Less than a month after more than two dozen Hashers got lost in Merizo during a run and were later rescued, four out of 10 of the runners contracted a potentially serious bacterial infection.
On Sep. 12, the runners were rescued by Guam Fire Department after getting lost during a run. Now local media report that 10 of the hashers have contracted leptospirosis.
What is leptospirosis?
Leptospirosis is a bacterial zoonotic disease caused by the corkscrew shaped organism, Leptospira. It goes by several other names depending on the locale; mud fever, swamp fever, sugar cane and Fort Bragg fever, among others. It is a disease of both humans and animals.
The rat is the main host to Leptospira. However, other animals such as cattle, pigs, horses, dogs, rodents, and wild animals can carry the bacterium.
People become infected by direct or indirect contact with the urine of these animals. Contact with urine-contaminated water is extremely important. Contaminated food and soil containing animal urine are other potential sources of infection.
The bacterium enters through contact with skin. Especially through cuts or breaks in the skin and through mucous membranes like the eyes.
Found worldwide, it was long considered an occupational disease (miners, farming, vets, and sugarcane harvesting and sewer workers), it is increasingly associated with recreational water sports and camping.
Symptoms of leptospirosis, if present, appear in up to 4 weeks after exposure. Sometimes the person will show no symptoms or mild flu-likesymptoms.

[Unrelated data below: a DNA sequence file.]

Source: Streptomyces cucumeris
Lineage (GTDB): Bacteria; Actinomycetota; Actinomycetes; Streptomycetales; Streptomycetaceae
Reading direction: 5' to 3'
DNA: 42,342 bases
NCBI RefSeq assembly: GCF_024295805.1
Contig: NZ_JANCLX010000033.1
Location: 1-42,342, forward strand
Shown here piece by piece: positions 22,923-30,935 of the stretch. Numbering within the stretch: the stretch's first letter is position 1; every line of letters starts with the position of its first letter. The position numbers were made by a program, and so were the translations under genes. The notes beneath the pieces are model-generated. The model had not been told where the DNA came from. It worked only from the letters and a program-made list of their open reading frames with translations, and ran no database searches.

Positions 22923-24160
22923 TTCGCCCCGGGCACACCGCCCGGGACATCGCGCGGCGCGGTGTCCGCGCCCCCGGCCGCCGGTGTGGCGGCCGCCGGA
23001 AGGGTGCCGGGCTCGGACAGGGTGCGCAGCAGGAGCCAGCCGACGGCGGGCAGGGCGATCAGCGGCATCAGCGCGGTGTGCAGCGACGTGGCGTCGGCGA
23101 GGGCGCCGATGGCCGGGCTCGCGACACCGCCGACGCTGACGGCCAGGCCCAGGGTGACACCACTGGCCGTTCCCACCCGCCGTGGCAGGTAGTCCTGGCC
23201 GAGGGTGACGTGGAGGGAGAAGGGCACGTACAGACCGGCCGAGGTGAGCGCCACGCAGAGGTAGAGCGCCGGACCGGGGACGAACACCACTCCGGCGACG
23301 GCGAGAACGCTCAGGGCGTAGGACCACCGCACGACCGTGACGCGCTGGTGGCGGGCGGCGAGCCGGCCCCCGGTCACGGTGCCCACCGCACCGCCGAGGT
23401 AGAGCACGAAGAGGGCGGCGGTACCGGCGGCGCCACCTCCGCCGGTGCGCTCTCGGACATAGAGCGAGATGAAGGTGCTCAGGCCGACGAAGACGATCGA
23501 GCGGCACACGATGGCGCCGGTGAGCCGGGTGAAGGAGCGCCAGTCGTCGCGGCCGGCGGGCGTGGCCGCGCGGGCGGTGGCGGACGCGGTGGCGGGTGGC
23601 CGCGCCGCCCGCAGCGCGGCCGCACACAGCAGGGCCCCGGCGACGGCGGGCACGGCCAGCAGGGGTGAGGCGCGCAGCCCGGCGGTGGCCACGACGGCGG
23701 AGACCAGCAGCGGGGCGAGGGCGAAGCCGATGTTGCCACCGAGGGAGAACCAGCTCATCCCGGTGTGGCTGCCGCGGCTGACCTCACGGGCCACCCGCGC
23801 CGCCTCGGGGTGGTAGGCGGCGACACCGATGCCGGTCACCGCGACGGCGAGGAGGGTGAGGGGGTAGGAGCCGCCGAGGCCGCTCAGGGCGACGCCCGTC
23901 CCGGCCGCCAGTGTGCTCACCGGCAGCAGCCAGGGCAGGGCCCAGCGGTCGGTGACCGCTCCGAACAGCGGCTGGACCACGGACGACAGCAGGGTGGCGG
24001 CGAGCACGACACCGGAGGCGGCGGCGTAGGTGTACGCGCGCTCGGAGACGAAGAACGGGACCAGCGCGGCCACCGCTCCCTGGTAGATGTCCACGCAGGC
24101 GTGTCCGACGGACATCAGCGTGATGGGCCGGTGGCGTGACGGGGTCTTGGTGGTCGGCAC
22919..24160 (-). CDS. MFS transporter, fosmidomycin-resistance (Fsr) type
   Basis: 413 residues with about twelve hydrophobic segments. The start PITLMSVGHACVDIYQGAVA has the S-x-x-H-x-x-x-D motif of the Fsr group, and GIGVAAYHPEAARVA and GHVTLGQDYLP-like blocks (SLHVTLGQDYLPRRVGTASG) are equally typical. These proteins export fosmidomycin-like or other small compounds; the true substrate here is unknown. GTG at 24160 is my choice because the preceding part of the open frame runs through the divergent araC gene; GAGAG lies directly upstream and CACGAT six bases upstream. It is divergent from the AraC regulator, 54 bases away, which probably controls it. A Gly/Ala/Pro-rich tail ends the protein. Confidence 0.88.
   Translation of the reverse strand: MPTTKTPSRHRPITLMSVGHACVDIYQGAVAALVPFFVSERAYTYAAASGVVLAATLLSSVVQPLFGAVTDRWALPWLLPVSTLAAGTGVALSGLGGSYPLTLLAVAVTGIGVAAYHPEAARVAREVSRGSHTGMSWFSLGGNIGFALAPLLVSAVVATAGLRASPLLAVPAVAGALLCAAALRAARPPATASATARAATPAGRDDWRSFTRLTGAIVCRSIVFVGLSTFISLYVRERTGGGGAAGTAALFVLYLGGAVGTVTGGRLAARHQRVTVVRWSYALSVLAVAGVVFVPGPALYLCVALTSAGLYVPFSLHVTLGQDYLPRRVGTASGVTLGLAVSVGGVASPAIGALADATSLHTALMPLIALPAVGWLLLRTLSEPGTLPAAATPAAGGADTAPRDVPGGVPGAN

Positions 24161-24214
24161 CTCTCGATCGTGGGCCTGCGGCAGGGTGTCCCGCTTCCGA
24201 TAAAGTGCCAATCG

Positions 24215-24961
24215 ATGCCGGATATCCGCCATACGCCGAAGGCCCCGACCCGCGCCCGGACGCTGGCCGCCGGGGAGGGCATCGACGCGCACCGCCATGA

According to the CDC, Leptospirosis may occur in two phases; after the first phase, with fever, chills, headache, muscle aches, vomiting, or diarrhea, the patient may recover for a time but become ill again. If a second phase occurs, it is more severe; the person may have kidney or liver failure (jaundice) or meningitis. This phase is also called Weil’s disease.
Leptospirosis is confirmed by laboratory testing of a blood or urine sample.
The infection can be treated with antibiotics (penicillin and doxycycline), especially if started early in the disease. For very ill patients, intensive care support and IV antibiotic may be necessary.
Robert Herriman is a microbiologist and the Editor-in-Chief of Outbreak News Today and the Executive Editor of The Global Dispatch
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